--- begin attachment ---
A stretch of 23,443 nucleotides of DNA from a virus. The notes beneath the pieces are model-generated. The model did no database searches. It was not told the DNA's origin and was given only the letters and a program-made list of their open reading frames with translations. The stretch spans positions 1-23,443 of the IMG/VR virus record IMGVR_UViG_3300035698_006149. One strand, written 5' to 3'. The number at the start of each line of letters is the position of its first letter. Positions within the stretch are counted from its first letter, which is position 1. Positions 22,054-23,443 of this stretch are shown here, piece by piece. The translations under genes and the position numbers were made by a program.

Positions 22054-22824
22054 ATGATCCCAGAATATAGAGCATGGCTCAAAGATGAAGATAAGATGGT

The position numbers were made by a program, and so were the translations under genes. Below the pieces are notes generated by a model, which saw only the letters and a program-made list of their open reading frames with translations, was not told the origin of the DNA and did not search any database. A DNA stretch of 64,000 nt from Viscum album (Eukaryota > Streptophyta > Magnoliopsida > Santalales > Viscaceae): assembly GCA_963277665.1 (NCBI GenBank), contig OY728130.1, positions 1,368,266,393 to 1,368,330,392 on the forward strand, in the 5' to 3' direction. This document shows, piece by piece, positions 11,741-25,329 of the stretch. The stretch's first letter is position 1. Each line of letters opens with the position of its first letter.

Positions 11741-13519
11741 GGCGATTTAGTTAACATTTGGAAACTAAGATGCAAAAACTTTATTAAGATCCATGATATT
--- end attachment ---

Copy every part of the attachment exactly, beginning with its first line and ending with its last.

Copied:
A stretch of 23,443 nucleotides of DNA from a virus. The notes beneath the pieces are model-generated. The model did no database searches. It was not told the DNA's origin and was given only the letters and a program-made list of their open reading frames with translations. The stretch spans positions 1-23,443 of the IMG/VR virus record IMGVR_UViG_3300035698_006149. One strand, written 5' to 3'. The number at the start of each line of letters is the position of its first letter. Positions within the stretch are counted from its first letter, which is position 1. Positions 22,054-23,443 of this stretch are shown here, piece by piece. The translations under genes and the position numbers were made by a program.

Positions 22054-22824
22054 ATGATCCCAGAATATAGAGCATGGCTCAAAGATGAAGATAAGATGGT

The position numbers were made by a program, and so were the translations under genes. Below the pieces are notes generated by a model, which saw only the letters and a program-made list of their open reading frames with translations, was not told the origin of the DNA and did not search any database. A DNA stretch of 64,000 nt from Viscum album (Eukaryota > Streptophyta > Magnoliopsida > Santalales > Viscaceae): assembly GCA_963277665.1 (NCBI GenBank), contig OY728130.1, positions 1,368,266,393 to 1,368,330,392 on the forward strand, in the 5' to 3' direction. This document shows, piece by piece, positions 11,741-25,329 of the stretch. The stretch's first letter is position 1. Each line of letters opens with the position of its first letter.

Positions 11741-13519
11741 GGCGATTTAGTTAACATTTGGAAACTAAGATGCAAAAACTTTATTAAGATCCATGATATT